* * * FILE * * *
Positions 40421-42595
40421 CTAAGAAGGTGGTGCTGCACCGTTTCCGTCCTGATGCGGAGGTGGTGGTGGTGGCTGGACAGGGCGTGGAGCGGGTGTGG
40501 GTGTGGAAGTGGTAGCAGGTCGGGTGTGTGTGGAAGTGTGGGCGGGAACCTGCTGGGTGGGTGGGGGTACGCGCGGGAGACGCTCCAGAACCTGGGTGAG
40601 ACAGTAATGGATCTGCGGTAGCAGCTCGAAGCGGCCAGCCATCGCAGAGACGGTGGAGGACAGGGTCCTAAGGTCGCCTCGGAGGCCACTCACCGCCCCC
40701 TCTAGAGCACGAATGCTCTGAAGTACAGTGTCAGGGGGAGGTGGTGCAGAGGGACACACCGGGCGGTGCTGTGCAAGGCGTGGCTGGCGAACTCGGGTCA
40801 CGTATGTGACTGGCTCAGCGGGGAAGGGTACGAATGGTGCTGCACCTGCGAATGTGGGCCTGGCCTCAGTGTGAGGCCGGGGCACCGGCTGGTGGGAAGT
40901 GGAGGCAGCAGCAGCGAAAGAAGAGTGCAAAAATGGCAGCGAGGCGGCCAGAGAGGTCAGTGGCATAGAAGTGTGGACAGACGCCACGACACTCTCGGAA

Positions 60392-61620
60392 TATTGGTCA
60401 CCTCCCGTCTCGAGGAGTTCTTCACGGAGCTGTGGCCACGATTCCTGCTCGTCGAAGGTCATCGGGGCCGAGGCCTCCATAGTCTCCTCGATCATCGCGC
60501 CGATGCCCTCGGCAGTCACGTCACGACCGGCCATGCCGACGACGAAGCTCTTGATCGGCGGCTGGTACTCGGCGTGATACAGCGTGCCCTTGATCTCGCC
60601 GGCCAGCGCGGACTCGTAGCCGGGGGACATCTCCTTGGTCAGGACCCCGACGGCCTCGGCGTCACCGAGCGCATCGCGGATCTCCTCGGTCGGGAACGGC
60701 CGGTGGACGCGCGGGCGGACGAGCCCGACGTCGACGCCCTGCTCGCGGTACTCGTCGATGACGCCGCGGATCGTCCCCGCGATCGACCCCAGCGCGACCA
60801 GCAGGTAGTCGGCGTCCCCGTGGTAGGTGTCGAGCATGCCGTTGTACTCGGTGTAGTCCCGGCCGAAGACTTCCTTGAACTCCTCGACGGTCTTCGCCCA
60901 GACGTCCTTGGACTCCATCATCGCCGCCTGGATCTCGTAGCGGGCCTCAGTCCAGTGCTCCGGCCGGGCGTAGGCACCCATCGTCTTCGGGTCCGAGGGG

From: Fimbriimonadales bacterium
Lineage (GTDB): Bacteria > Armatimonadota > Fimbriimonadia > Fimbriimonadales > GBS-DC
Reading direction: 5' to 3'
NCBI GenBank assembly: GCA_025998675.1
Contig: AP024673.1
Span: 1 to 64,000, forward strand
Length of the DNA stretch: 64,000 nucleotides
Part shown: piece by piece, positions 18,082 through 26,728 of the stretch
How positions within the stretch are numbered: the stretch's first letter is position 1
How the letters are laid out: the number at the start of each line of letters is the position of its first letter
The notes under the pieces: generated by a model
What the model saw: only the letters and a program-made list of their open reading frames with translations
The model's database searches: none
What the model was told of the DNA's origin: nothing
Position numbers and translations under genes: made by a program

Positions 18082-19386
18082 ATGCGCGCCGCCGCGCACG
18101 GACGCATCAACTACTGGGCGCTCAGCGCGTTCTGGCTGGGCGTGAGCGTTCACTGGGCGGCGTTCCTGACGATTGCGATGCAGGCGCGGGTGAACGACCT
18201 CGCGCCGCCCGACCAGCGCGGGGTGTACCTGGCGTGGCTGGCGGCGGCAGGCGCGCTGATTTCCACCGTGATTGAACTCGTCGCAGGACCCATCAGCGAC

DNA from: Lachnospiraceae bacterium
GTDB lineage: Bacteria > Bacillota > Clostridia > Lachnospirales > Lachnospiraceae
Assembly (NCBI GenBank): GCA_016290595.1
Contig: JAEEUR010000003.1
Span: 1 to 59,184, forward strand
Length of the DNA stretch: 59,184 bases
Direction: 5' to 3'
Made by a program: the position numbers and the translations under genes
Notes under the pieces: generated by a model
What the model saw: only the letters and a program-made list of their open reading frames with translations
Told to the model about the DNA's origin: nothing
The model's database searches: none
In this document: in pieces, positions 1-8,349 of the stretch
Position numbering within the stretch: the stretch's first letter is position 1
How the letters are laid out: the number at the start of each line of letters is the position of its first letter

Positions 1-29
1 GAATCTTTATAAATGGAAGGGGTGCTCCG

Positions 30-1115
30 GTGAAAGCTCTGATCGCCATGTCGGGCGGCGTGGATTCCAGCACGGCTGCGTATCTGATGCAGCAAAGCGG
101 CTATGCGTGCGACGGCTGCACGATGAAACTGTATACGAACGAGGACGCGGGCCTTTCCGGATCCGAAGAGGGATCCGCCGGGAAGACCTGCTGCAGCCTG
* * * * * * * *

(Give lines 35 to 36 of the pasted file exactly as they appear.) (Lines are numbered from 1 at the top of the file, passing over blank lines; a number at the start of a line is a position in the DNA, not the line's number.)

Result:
DNA from: Lachnospiraceae bacterium
GTDB lineage: Bacteria > Bacillota > Clostridia > Lachnospirales > Lachnospiraceae